Chinese markets selling wild animals despite new regulations have reopened

China is permitting wild animal markets to resume selling bats. Wuhan 'wet' markets have closed after five of its workers were among the first to be diagnosed with what would become COVID-19.

Cats, dogs, bats, scorpions, and pangolins are just a small selection of the animals you can find in the 'wet' markets freely available to buy in China. Some of these wild animals are sold as food or to be used in traditional medicines.

This came as a shock as just recently China passed new regulations prohibiting the sale of wild animals in markets across the country.

China recently confirmed the end of its confinement, celebrating the 'victory' against coronavirus. The disturbing images captured at these markets 'likely source of the deadly pandemic'.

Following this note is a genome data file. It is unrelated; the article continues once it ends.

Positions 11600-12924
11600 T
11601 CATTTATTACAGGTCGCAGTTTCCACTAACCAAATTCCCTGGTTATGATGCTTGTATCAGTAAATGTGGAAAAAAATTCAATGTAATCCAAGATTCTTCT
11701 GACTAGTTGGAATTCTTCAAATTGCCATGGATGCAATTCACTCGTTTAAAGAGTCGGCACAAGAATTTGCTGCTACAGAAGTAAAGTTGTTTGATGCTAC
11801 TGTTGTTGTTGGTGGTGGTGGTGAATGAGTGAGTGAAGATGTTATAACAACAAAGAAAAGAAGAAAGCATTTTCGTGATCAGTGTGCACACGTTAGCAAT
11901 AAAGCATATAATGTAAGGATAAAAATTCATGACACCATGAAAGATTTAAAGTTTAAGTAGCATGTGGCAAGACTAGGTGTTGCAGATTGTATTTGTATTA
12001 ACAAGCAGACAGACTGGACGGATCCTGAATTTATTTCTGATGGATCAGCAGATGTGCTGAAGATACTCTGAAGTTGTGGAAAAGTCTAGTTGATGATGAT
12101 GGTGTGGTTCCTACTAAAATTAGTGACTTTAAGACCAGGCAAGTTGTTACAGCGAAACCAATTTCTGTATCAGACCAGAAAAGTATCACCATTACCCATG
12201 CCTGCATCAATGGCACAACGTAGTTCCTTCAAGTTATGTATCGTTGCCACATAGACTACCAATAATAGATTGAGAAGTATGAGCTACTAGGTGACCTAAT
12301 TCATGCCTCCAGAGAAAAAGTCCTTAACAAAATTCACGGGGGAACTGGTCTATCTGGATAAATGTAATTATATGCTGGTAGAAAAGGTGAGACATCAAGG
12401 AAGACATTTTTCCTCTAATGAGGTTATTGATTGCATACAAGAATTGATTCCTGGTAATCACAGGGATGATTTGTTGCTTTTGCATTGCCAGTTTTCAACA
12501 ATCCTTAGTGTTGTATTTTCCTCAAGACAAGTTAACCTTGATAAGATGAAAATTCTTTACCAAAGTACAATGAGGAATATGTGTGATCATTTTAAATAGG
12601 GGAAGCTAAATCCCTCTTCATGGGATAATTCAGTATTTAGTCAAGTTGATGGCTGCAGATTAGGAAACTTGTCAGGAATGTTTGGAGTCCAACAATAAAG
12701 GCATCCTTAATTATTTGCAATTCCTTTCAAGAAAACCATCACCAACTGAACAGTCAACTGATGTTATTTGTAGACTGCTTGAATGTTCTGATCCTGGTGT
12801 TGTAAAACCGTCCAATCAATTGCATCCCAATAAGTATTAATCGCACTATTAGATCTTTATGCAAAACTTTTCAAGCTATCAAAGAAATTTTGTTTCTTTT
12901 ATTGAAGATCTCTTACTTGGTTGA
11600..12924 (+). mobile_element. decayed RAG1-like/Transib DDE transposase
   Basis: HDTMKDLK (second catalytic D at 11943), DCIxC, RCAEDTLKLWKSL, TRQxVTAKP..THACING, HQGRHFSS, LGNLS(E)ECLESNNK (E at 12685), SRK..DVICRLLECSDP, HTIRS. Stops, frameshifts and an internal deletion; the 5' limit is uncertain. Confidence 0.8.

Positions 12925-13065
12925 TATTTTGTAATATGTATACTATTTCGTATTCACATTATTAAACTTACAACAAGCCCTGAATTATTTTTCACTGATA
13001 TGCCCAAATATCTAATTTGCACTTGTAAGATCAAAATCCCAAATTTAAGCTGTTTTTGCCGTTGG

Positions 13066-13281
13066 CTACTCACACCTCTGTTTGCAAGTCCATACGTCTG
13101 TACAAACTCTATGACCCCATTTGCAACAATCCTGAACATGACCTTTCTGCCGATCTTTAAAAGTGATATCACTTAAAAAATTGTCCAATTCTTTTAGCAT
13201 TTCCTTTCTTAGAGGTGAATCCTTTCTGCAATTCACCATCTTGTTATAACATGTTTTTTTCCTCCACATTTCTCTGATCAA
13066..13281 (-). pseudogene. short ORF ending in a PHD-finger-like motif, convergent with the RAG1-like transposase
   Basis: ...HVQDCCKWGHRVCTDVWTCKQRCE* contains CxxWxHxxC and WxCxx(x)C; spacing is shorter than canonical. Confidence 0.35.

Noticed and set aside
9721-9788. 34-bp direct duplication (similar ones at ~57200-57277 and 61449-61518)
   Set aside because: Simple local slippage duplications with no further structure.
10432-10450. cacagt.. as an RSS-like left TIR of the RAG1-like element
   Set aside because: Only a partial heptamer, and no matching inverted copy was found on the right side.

Wild animals are being sold without any consideration or care for hygiene standards that should be used in order to prevent another outbreak much like the recent COVID-19 coronavirus.

Across many shops in the nation, ingredients such as toads, snakes, rabbits and other animals that are used in traditional Chinese medicine have returned to the counters ready to be sold.

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According to one of the China-based correspondents who captured these images for The Mail:

Everyone here believes the outbreak is over and there's nothing to worry about any more. It's just a foreign problem now as far as they are concerned. The markets have gone back to operating in exactly the same way as they did before coronavirus The only difference is that security guards try to stop anyone taking pictures which would never have happened before.

The only Chinese city still under lockdown yesterday was Wuhan, but recently even the restrictions there are beginning to be lifted, with high-speed trains being allowed to operate once again.

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